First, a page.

It took me no time to decide not to raise my hand. Can I paint a picture? Hell no. I have always wished I could paint a picture, but I suck at painting. As I looked around the room I saw about 10 hands out of the 300 there in the air. I was not alone in my decision...I was just surrounded by a lot of others who couldn't paint. We are RAs for goodness sake, not artists. Bulletin boards....we got that...painting....not so much.
Then Craig said something that made me stop and think. He said, "If I were to walk into a kindergarten class and ask the same question, how many hands would shoot up." Answer: all of them. I took a moment and reflected on this. At the young age of 5....I knew I could paint. I could draw. I could do freaking anything I wanted. And when I was 5 I was right....now I was wrong.
You see Craig then asked us if someone offered us a full ride scholarship to paint a picture could we do it? Again I knew the answer:heck yes. It might not be a pretty picture, but I could paint a picture. So somehow my 5 year old brain had it right and this 20 year old one just made me lie. This started a stream of thoughts and breakthroughs through Craig's guidance and my own reflections.
Why Stop at Painting
I began to reflect on this example of painting and realized it went into ED so perfectly. If someone were to walk up to me right now and offer me a cupcake or any sweet for that matter I would push it away. My mind would be filled with fears of what it would do to my weight, what people would think, how many calories and fat grams were in it, why the person offered me a cupcake in the first place, if they thought I was fat. In the end, there would be no cupcake.
But when I was in Kindergarden....even though that's when my ED started....had someone walked in and offered the class cupcakes heck yeah I would have be in for that. All I would be thinking about is how good it would taste and that free ring in the top (cupcakes always have them). I would think about how I would eat all the icing, probably get some on my nose, and share tons of laughs with friends. There would be no thought of my body or judgements, just the cupcake. And in the end I would enjoy the treat....like any 5 year old would.
So what happens between the innocence of a 5-year old and the time of adulthood. Why do we go from knowing we are capable of anything (as a 5-year old I even thought I could grow up to be a lion) to questioning our ability to do something as simple as paint a picture? How do we go from allowing ourselves our cravings to questioning our cravings will affect our bodies? The answer: we begin to live in fear of others judgements. We have experiences, communications, and relationships that tell us we aren't good enough, aren't pretty enough, that others opinions matter. And as those experiences add up, we begin to live in fear of other's judgements, and with that we judge ourselves.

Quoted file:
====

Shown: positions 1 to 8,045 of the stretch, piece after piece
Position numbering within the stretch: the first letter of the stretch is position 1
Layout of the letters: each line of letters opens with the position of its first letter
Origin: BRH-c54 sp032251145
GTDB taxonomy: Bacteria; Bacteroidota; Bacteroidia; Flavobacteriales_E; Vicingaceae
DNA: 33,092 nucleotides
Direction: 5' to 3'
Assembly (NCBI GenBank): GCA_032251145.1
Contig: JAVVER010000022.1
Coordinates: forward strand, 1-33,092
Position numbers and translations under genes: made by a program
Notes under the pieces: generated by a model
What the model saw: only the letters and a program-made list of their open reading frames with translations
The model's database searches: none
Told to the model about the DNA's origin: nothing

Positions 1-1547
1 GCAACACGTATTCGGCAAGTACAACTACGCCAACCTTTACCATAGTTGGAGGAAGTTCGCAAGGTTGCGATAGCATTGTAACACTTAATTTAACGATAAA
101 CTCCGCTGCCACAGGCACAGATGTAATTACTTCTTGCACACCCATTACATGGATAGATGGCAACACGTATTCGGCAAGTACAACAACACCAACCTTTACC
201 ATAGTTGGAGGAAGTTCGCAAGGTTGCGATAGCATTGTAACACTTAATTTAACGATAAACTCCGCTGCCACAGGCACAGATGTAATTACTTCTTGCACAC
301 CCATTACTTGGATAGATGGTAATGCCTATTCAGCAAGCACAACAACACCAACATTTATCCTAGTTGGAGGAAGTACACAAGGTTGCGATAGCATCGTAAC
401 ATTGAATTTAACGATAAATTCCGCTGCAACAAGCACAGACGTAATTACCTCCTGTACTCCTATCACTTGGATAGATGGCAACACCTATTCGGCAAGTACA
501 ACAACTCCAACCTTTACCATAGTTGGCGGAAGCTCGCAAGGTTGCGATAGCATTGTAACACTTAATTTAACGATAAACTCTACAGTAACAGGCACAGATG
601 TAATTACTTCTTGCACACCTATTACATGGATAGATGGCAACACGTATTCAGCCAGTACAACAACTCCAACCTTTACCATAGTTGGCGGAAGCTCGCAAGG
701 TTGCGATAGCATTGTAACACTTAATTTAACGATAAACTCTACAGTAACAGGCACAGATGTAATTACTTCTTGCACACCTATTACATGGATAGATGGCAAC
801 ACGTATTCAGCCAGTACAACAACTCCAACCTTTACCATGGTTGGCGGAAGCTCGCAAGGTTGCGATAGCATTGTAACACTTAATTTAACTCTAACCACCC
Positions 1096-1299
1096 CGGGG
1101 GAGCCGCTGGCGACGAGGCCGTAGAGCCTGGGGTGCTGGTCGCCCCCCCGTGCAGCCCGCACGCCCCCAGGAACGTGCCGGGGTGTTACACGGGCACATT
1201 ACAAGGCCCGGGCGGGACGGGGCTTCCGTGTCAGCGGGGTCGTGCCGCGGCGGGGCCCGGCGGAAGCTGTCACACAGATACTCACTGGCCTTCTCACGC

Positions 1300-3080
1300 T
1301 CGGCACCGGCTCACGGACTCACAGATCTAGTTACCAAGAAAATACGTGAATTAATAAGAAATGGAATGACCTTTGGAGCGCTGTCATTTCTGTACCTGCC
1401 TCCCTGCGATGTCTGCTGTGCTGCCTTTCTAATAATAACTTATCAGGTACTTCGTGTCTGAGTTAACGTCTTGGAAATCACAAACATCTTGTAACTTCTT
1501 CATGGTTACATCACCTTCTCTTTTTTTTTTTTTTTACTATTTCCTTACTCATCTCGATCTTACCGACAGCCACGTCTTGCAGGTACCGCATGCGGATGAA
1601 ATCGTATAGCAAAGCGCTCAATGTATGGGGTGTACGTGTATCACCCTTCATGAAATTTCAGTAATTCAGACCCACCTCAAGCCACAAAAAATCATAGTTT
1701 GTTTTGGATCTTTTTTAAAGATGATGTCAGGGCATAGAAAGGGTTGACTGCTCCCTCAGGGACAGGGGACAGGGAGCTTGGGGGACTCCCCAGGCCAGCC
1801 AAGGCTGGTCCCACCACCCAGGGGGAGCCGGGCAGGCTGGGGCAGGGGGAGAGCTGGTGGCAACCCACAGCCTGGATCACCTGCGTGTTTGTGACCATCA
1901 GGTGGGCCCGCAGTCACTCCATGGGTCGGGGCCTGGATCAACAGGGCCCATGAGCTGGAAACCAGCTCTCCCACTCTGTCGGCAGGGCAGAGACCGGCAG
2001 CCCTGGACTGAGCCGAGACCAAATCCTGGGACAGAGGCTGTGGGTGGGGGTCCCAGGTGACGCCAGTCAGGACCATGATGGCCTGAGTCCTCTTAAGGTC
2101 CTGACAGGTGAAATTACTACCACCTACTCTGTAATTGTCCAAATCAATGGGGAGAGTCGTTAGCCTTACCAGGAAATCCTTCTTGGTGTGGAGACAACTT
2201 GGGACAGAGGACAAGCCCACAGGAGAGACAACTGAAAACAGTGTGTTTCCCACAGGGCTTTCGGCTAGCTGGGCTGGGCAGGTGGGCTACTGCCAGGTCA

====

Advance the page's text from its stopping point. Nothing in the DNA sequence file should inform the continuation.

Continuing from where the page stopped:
But if we were to relinquish that fear. If we were to let ourselves have the mind of a 5-year old again. To live in the moment and not take ourselves so seriously.....perhaps we could be free of this self-judgmental decision making and find our real potential. In the moment, nobody's opinions matter because they come after the fact (if they even come at all). If we don't take ourselves so seriously then we can laugh at others judgement, because they don't matter. Life becomes about experiences and not evaluations.
Craig revealed even more about breaking through this fear, but tonight I have some 20-year old things I have to take care of (thank you classes beginning....ugh) and you know what this means.....this post is to be continued and you are going to have to come back :) Don't get frustrated with the anticipation, live in the excitement of the anticipation like a sleepless 5 year old the night before a field trip.
Oh, and for more about Craig and to even read his blog check out http://www.craigzablocki.com/blog/. Really, this guy is amazing. What he says is so simple, but so groundbreaking. Let's go back to the carefree spirit of our 5-year old selves. The little child still inside each of us. The child trapped by the pressure the "adult world" seemed to bring. The child waiting for us to come and set it free. And we have the key, the key is courage, the key is strength, the key is hope that we can feel that way again. But more about that (hopefully) tomorrow :)
What would your 5-year old self want for you now? What is holding you back from that?